Kesha could write the Iliad, but Homer couldn’t write “Tik Tok.”

Butler Library, the masterpiece of Columbia’s campus, looms large over the gray stone and perfectly picturesque grass. Inscribed across the front and sides of the library are the names of 18 philosophers, thinkers, and overall influential figures. Homer, Herodotus, Sophocles, Plato, Aristotle, Demosthenes (whose works have never been required reading for the Core Curriculum), Cicero, Virgil, et cetera. 

I read the names as I walk across campus every day, but I always wonder, “What are the qualifications for deserving your name inscribed on Butler Library?” Is it the number of impactful works? The number of volumes each figure has in Butler? A score of Butlerocity based on some unknown rubric? No one has the real answer, but I began to wonder: “Should some of those figures have their name inscribed on the historic library, and if not, who else should?”

Over the years, there has been heavy—and valid—criticism of this particular list of names, mainly about the lack of diversity of individuals honored in the library. There have even been efforts to diversify with the usage of banners with the names of influential female figures, such as Ntozake Shange and Diana Chang. These efforts were not long-lasting, and as of today, Butler remains inscribed with the names of 18 white men.

 The first name inscribed on the library is one that is the staple of the Core Curriculum reading list—Homer, the ancient Greek poet. You may remember him from works like the Iliad or the Odyssey, but scholars aren’t sure if Homer the person truly existed. With this in mind, it seems that the names of other influential figures should be able to make it on Butler.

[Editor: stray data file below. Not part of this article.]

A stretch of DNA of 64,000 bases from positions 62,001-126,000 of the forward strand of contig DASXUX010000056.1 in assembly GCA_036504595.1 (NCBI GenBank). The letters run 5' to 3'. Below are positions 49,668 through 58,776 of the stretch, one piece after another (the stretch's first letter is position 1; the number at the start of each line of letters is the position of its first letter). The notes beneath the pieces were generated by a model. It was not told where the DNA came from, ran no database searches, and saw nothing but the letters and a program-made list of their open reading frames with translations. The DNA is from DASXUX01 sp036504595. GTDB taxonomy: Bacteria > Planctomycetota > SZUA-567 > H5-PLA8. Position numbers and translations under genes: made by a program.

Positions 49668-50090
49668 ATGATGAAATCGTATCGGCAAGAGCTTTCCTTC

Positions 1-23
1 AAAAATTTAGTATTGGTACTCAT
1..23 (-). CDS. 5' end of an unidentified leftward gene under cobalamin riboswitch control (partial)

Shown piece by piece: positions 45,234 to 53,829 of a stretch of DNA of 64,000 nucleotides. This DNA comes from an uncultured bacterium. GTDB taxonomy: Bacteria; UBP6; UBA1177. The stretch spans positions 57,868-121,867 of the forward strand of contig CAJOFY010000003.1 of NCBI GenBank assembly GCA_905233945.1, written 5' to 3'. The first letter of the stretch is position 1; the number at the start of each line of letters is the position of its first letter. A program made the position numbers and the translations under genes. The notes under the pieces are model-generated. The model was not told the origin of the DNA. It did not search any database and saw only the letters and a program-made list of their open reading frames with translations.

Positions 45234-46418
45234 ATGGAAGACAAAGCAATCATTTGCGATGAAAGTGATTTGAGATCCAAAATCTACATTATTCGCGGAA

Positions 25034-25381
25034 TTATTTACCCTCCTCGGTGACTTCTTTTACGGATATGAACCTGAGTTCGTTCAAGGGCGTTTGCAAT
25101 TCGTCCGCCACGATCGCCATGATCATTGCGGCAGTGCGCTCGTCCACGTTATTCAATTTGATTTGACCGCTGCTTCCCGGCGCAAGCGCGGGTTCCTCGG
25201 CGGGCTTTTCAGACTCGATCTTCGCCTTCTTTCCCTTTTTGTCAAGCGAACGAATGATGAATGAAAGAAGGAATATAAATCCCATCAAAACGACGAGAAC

In addition to people we aren’t sure existed being on Butler, there is also a figure who couldn’t make it on the Core required reading list but somehow made it on Butler (looking at you, Demosthenes). Surely we can replace his name with someone who has changed our society for the better, such as Timothée Chalamet, Kesha, or BTS?

To answer these questions, Bwog decided to have 16 Bwog-suggested figures battle for a spot on Butler through NBA-style brackets. The names of 16 figures have been organized into tournament brackets below, and the battle will end when two final winners—one from each side of the brackets—win. 

Tune back in soon to see two winners (who will hopefully replace Homer and Demosthenes on Butler).

Butler Library via Wikimedia Commons

Butler Brackets via Sahmaya Busby